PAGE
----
Tectonic slivers form in the overriding plate in regions of oblique subduction. The inner boundaries of the sliver are often poorly defined and can consist of well-defined faults, rotating blocks or diffuse fault systems, which pass through or near the volcanic arc. The Guanacaste Volcanic Arc Sliver (GVAS) as defined by Montero et al. (2017), is a segment of the Central American Forearc Sliver, whose inner boundary is the ∼87 km long Haciendas-Chiripa Fault System (HCFS), which is located ∼10 km behind the volcanic arc and consists of strike slip faults and pull apart steps. We characterise the current ground motion on this boundary by combining earthquake locations and focal mechanisms of the 2016 Bijagua earthquake sequence, with the surface ground deformation obtained from Interferometric Synthetic Aperture Radar (InSAR) images from the ALOS-2 satellite. The coseismic stack of interferograms show ∼6 cm of displacement towards the line of sight of the satellite between the Caño Negro fault and the Upala fault, indicating uplift or SE horizontal surface displacement. The largest recorded earthquake of the sequence was Mw 5.4, and the observed deformation is one of the smallest earthquakes yet detected by InSAR in the Central American region. Forward and inverse models show the surface deformation can be partially explained by slip on a single fault, but it can be better explained by slip along two faults linked at depth. The best-fit model consists of 0.33 m of right lateral slip on the Caño Negro fault and 0.35 m of reverse slip on the Upala fault, forming a positive flower structure. As no reverse seismicity was recorded, we infer the slip on the Upala fault occurred aseismically. Observations of the Bijagua earthquake sequence suggests the forearc sliver boundary is a complex and diffuse fault system. There are localised zones of transpression and trantenssion and areas where there is no surface expression suggesting the fault system is not yet mature. Although aseismic slip is common on subduction interfaces and mature strike-slip faults, this is the first study to document aseismic slip on a continental tectonic sliver boundary fault.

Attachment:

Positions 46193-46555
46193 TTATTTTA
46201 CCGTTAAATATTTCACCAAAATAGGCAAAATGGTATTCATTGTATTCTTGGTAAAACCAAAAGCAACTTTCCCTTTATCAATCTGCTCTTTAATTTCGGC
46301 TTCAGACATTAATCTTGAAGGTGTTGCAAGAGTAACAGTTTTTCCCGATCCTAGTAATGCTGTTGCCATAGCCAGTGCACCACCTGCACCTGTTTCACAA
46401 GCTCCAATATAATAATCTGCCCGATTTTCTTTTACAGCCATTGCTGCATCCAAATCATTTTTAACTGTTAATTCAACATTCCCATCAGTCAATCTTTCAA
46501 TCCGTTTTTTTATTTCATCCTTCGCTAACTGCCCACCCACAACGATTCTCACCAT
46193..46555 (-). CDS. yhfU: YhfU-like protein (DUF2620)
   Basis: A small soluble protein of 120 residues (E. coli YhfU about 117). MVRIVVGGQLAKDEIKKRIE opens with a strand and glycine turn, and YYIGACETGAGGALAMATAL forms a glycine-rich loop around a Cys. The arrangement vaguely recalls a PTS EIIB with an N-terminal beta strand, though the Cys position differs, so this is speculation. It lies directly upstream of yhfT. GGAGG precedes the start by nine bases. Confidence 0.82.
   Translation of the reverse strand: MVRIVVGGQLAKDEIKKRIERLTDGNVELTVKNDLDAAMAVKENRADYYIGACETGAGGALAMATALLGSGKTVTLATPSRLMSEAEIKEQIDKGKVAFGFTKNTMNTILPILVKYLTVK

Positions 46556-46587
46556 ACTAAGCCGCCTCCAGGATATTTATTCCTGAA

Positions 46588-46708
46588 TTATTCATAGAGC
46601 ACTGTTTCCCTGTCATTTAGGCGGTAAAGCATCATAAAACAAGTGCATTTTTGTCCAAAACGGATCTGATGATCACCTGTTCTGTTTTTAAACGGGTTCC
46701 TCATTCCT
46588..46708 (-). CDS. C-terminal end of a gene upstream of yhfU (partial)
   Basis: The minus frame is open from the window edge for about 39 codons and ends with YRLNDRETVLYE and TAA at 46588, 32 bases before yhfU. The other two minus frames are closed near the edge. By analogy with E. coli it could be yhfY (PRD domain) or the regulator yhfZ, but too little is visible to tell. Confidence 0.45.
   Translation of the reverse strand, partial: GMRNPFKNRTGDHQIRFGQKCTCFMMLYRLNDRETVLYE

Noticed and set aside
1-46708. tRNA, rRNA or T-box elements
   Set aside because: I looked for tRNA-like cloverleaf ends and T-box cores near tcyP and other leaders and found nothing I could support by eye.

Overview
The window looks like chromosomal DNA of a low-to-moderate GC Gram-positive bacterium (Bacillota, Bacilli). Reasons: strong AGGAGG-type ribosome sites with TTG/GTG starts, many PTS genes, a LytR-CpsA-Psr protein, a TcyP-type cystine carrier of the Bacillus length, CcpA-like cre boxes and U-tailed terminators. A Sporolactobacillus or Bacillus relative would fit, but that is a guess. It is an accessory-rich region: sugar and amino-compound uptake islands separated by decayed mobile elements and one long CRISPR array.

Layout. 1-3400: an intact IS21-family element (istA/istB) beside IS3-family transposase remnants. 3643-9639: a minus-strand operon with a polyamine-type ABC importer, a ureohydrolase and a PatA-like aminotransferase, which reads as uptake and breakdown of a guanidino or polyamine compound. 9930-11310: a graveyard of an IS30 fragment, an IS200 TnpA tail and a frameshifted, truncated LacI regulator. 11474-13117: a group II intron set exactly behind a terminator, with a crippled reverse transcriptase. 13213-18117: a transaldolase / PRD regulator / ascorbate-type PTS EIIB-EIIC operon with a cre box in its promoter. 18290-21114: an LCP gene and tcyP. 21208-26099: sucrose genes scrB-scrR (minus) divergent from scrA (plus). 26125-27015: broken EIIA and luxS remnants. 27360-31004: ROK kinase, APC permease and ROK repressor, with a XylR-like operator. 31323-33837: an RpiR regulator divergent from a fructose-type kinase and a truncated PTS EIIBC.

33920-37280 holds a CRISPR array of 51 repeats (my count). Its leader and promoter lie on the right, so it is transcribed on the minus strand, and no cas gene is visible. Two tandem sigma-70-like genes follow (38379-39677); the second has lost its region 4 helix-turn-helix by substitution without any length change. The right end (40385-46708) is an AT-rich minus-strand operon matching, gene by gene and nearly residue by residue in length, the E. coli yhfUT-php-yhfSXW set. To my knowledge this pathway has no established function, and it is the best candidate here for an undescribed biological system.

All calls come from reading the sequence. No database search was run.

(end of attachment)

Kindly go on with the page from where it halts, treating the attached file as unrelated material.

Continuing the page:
- Radar interferometry
- Continental margins: convergent
- Dynamics: seismotectonics
- Continental tectonics: strike-slip